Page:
Last edited 09 May 2017

Tempe Municipal Building

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The Tempe Municipal Building is the city hall of Tempe, Arizona; notable for its inverted-pyramid shape.

Designed by architects Michael and Kemper Goodwin, and completed in 1971, the unique shape of the steel-and-glass building was intended to conserve energy by keeping the building cool in hot weather and warm in cold weather. The pyramid’s 45-degree angle maximises solar gain in the winter whilst minimising it in the summer.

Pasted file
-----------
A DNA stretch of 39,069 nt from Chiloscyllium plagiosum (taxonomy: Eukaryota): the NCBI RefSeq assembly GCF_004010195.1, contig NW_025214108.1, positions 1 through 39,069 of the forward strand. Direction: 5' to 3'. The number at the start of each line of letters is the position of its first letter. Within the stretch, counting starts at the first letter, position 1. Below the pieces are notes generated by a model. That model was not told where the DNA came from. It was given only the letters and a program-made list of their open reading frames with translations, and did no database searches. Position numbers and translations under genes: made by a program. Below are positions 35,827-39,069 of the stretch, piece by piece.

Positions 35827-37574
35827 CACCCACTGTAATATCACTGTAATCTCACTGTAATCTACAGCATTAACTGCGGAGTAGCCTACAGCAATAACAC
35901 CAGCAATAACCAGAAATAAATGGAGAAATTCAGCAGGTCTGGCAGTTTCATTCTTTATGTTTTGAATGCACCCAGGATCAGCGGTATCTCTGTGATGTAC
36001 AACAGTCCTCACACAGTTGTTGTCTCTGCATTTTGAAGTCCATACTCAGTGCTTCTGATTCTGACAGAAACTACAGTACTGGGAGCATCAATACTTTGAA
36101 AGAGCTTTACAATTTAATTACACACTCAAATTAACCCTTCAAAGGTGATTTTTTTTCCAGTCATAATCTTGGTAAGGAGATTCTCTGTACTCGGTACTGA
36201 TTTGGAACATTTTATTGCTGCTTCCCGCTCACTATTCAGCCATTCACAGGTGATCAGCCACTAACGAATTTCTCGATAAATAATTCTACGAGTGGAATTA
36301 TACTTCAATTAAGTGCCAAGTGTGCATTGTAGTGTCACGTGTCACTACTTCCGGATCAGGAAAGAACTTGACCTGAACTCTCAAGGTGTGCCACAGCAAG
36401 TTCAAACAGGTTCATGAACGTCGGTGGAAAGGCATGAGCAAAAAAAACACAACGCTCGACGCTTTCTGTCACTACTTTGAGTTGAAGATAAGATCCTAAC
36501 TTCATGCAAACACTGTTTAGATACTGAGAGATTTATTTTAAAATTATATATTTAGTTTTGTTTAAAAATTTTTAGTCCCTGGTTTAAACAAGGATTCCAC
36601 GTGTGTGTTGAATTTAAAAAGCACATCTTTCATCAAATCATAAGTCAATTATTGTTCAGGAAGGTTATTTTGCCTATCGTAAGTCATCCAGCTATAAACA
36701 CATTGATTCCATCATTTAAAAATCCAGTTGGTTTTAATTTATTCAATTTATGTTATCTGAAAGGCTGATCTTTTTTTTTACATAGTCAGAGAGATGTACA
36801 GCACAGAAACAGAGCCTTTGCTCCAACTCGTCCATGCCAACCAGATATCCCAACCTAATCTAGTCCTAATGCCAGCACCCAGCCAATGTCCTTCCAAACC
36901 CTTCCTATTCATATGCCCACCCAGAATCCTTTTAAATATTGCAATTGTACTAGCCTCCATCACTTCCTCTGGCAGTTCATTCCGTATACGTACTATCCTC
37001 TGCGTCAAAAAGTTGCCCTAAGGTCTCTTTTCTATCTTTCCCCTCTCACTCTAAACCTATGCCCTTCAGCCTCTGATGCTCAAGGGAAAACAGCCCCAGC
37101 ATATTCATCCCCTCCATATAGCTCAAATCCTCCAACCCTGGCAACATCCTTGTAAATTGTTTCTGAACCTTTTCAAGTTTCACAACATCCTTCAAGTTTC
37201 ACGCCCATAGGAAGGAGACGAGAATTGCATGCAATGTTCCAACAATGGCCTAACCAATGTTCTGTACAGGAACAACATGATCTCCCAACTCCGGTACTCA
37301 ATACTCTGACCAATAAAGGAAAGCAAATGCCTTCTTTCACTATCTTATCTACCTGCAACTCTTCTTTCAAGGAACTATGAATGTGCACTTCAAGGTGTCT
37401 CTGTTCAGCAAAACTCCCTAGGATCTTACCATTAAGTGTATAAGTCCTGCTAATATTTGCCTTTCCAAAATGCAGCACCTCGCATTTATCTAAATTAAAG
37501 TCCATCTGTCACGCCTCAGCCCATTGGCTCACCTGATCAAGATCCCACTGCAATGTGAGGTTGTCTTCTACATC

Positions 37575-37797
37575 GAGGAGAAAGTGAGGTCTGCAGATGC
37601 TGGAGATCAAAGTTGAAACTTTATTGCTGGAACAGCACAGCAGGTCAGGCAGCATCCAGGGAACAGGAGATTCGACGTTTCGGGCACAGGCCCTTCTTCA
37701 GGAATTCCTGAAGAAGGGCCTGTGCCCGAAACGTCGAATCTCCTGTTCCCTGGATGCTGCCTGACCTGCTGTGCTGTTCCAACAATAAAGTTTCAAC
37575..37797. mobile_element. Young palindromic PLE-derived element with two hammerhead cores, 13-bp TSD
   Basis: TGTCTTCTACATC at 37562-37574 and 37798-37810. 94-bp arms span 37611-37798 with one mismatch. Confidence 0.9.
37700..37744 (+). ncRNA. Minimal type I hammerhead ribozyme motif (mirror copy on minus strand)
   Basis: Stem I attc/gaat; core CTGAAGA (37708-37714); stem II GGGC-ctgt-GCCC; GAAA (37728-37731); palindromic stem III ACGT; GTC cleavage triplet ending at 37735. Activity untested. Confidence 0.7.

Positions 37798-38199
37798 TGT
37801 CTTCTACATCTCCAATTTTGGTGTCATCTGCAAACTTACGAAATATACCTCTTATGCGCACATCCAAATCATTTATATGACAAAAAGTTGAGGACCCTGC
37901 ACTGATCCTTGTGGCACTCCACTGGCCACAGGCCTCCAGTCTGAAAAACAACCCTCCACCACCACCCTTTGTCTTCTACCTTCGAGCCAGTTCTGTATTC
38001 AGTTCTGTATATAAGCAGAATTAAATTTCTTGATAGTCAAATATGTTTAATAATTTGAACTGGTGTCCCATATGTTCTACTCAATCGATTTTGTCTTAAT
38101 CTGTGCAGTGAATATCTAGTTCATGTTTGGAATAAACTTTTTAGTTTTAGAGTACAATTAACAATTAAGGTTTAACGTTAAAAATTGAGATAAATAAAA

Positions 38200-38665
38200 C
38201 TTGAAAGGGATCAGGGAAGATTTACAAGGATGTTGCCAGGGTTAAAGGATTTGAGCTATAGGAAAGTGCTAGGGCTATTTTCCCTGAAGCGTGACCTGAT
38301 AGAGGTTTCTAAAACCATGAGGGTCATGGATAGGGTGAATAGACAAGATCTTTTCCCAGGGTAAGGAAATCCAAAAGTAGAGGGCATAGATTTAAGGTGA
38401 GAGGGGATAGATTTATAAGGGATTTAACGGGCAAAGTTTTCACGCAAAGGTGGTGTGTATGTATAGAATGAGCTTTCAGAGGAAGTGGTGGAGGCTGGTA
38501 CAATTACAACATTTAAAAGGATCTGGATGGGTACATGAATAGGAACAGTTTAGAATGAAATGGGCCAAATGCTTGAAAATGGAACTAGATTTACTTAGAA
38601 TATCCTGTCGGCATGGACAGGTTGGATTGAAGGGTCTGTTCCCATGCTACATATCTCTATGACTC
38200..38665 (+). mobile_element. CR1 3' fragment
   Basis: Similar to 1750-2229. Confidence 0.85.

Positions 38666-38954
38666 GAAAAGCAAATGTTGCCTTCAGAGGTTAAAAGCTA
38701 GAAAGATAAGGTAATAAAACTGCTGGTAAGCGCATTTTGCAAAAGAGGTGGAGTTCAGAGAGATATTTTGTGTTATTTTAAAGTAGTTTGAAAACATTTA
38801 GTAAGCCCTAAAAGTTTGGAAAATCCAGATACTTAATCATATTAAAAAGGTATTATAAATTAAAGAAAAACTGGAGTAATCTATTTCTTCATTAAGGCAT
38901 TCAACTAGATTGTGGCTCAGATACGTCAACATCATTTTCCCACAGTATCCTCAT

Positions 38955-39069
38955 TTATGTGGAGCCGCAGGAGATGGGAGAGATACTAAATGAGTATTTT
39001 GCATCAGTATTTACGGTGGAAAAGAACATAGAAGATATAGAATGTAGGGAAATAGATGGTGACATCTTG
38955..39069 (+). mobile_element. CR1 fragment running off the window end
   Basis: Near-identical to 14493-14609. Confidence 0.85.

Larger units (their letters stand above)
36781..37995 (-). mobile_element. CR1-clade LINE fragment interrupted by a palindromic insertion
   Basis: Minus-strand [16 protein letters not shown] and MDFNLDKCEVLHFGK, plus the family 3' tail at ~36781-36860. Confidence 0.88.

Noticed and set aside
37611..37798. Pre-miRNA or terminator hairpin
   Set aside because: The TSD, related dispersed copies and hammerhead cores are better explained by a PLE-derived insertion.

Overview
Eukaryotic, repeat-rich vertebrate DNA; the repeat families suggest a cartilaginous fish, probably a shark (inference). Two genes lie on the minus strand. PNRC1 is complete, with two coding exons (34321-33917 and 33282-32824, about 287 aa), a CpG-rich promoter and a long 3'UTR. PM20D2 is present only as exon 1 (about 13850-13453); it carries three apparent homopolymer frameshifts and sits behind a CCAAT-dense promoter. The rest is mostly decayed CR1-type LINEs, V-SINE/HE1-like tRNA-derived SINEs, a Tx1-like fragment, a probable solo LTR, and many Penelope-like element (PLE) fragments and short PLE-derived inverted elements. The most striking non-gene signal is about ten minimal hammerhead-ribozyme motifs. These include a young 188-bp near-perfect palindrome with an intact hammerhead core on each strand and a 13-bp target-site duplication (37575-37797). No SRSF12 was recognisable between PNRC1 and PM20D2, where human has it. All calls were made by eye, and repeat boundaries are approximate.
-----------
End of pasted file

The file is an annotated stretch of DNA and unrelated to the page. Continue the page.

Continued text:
The ground floor comprises 188.1 sq. m of reception space, the first floor is 522.6 sq. m, and the second floor is 930 sq. m. Council chambers are provided in a semi-basement level.

It's primary structure is a steel frame which supports thick panes of tempered glass. The building is flanked by free-standing stair towers, and a concrete plaza which radiates out from the pyramid.

Recognised as a local landmark, in 2010, the building received the 25-Year Award from the Arizona Society of the American Institute of Architects, in part for its innovative, sustainable design.

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